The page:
"Are you excited, honey?" Sylvia asked.
"Yea, a little bit," Steve said staring at the highway traffic ahead. He
momentarily turned to his wife and smiled. "OK, maybe its more than a little
bit. It has been over ten years since Iíve been home for Christmas."
"Iím so glad you were able to take time off over the holidays to do this."
"Me too. However, it will be a little strange not having to prepare a Christmas Eve sermonĺ Oh, turn it up, turn it up."
Sylvia turned the volume up on the radio and the sonorous voice of Bing
Crosby filled the mid-sized Chevy. Steve began crooning "Iíll be Home for
Christmas" along with Bing. Groans from his adolescent children in back entered the mix.
"This song got me thinking about this trip in the first place," Steve said.
"I remember growing up, we would turn out the lights in the house on
Christmas Eve and leave just the Christmas tree lights on. The twinkling
colors created the perfect ambiance for the holiday. Presents flowed out from
under the tree and my brother and I would beg mom and dad to let us open at
least one present on Christmas Eve."
"Dad, youíve told us this about a hundred times already," a voice from the
"Chris, your dad is just excited, let him reminisce," Sylvia replied. "What
do you remember most about Christmas day, honey?"
"My mom and her siblings would rotate hosting the holidays between them. If
mom hosted Christmas, then everybody would come to our house and bring food
to share and presents to exchange. I would stuff myself so full that I
figured I wouldnít need to eat for a week."
"When would you open your presents, Dad?" Melissa asked.
"Well, that was never a set rule. John and I would open our gifts from mom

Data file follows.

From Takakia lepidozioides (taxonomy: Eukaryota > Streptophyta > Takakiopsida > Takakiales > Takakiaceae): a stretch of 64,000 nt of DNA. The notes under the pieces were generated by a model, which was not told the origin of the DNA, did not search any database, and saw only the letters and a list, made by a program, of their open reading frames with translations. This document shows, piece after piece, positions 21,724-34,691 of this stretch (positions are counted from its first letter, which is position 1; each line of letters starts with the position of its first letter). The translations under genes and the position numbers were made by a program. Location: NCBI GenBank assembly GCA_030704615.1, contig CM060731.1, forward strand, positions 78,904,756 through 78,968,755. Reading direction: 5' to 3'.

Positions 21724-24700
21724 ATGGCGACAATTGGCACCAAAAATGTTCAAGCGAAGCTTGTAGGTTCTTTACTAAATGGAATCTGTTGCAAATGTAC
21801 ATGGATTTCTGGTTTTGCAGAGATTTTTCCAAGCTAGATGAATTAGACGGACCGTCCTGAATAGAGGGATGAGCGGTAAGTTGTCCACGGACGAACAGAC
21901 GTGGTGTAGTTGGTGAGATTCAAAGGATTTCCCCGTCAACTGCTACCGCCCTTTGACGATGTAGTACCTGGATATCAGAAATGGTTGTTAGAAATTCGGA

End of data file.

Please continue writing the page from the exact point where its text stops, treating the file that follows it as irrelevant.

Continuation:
and dad in the morning of course, but the extended family gift exchange was usually after dinner. Then we would play games, talk, and laugh. I remember that mostĖ the laughter."
"Are any of your uncles or aunts going to be there this year?" Chris
"I donít think so. Ever since mom and dad moved, they havenít got together
like they used to. I know it will be different, but it will still be great."
"Thereís your exit, Steve," Sylvia said.
"Hi, Mom and Dad," Steve hugged his parents and proceeded to carry in the
"Donít worry about your luggage now," Steveís mom insisted. "Come into the
living room and let me get you something to drink."
Steve marched up the split-level stairway and glanced around the living
room. "You got new furniture since the last time we were here."
"Oh yes," his mother hollered from kitchen. "That other stuff looked ghastly
and sat even worse."
"Didnít you put up a tree this year, Dad?"
"No. Where would we put it? The roomís already filled with your momís new
"Now Howard, its not that crowded." Steveís mom returned with some lemonade
for everyone. "Actually, after we moved, we just didnít see the point of a
tree with only your dad and me in the house."
"Mom, do you remember all the old ornaments John and I made to decorate the tree."
"Oh, yes," his mother said. "I think we threw most of those away though. We
had so much junk at the other place, we just couldnít bring it all."
"Tell me about it," Howard added.
Steveís childlike glow faded with the thought and he changed the topic. "What time does the Christmas Eve service start tonight?"
"Well, we didnít think youíd be up for church after traveling all day. So we
rented a movie for tonight. We found this one called ĎChristmas with the
"Iím glad we got to see your folks, but itíll be nice to get back home," Sylvia said as they pulled out of the drive and waved good-bye. "What did you think, honey?"
"You know, I can do without the tree, trimmings, and all that stuff, but it felt like Mom and Dad left out Christ this Christmas. Thatís hard to take, because itís certainly not how I remember it."
"Dad, your songís playing," Chris said and pointed to the radio. Steve reached over and turned off the radio just as Bing sounded the Ďhí of Ďhome.í
"I did that Bing. And it's not always like you think itíll be."
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